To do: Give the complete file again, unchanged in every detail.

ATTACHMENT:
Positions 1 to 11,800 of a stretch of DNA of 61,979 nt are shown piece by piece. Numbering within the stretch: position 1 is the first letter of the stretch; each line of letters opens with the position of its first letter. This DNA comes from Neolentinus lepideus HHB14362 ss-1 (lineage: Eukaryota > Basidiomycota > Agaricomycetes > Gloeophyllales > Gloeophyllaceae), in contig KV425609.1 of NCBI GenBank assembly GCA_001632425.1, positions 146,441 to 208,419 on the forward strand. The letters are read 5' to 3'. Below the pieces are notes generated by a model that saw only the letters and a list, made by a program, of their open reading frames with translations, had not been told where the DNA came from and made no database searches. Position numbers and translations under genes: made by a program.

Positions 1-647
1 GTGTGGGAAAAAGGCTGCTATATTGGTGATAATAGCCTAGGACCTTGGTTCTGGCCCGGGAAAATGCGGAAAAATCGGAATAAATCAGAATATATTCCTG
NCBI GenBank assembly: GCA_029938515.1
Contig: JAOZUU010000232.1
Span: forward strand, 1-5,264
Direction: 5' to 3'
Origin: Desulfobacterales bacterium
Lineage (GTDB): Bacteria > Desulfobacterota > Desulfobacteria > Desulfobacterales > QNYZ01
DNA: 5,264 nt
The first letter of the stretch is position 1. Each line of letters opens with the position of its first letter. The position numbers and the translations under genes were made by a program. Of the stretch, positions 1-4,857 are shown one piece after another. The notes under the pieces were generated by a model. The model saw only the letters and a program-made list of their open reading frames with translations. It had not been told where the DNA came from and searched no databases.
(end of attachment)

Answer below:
Positions 1 to 11,800 of a stretch of DNA of 61,979 nt are shown piece by piece. Numbering within the stretch: position 1 is the first letter of the stretch; each line of letters opens with the position of its first letter. This DNA comes from Neolentinus lepideus HHB14362 ss-1 (lineage: Eukaryota > Basidiomycota > Agaricomycetes > Gloeophyllales > Gloeophyllaceae), in contig KV425609.1 of NCBI GenBank assembly GCA_001632425.1, positions 146,441 to 208,419 on the forward strand. The letters are read 5' to 3'. Below the pieces are notes generated by a model that saw only the letters and a list, made by a program, of their open reading frames with translations, had not been told where the DNA came from and made no database searches. Position numbers and translations under genes: made by a program.

Positions 1-647
1 GTGTGGGAAAAAGGCTGCTATATTGGTGATAATAGCCTAGGACCTTGGTTCTGGCCCGGGAAAATGCGGAAAAATCGGAATAAATCAGAATATATTCCTG
NCBI GenBank assembly: GCA_029938515.1
Contig: JAOZUU010000232.1
Span: forward strand, 1-5,264
Direction: 5' to 3'
Origin: Desulfobacterales bacterium
Lineage (GTDB): Bacteria > Desulfobacterota > Desulfobacteria > Desulfobacterales > QNYZ01
DNA: 5,264 nt
The first letter of the stretch is position 1. Each line of letters opens with the position of its first letter. The position numbers and the translations under genes were made by a program. Of the stretch, positions 1-4,857 are shown one piece after another. The notes under the pieces were generated by a model. The model saw only the letters and a program-made list of their open reading frames with translations. It had not been told where the DNA came from and searched no databases.